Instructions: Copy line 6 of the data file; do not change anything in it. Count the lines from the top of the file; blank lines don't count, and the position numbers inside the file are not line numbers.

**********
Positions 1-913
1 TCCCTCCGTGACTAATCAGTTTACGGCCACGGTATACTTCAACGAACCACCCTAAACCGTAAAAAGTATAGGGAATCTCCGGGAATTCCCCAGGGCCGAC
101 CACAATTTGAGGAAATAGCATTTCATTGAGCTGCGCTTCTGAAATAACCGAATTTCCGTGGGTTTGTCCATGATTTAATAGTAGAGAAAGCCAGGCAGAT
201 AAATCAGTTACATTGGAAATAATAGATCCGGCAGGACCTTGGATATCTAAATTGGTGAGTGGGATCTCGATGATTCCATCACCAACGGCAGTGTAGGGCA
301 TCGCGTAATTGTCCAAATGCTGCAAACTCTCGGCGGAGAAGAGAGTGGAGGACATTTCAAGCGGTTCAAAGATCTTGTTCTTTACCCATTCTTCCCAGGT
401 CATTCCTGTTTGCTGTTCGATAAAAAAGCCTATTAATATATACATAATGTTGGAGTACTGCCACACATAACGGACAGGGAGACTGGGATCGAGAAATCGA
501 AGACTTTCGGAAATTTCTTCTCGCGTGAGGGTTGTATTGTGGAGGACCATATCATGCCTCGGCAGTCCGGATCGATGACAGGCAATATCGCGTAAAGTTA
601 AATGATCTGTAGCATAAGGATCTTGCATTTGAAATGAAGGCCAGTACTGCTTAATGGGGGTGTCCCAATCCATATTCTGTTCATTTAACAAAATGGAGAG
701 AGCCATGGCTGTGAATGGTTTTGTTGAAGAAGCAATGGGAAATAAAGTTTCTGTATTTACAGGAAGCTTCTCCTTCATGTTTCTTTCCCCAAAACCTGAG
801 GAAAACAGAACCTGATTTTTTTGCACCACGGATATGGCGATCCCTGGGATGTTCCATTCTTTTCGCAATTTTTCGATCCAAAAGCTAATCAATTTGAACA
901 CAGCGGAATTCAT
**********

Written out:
401 CATTCCTGTTTGCTGTTCGATAAAAAAGCCTATTAATATATACATAATGTTGGAGTACTGCCACACATAACGGACAGGGAGACTGGGATCGAGAAATCGA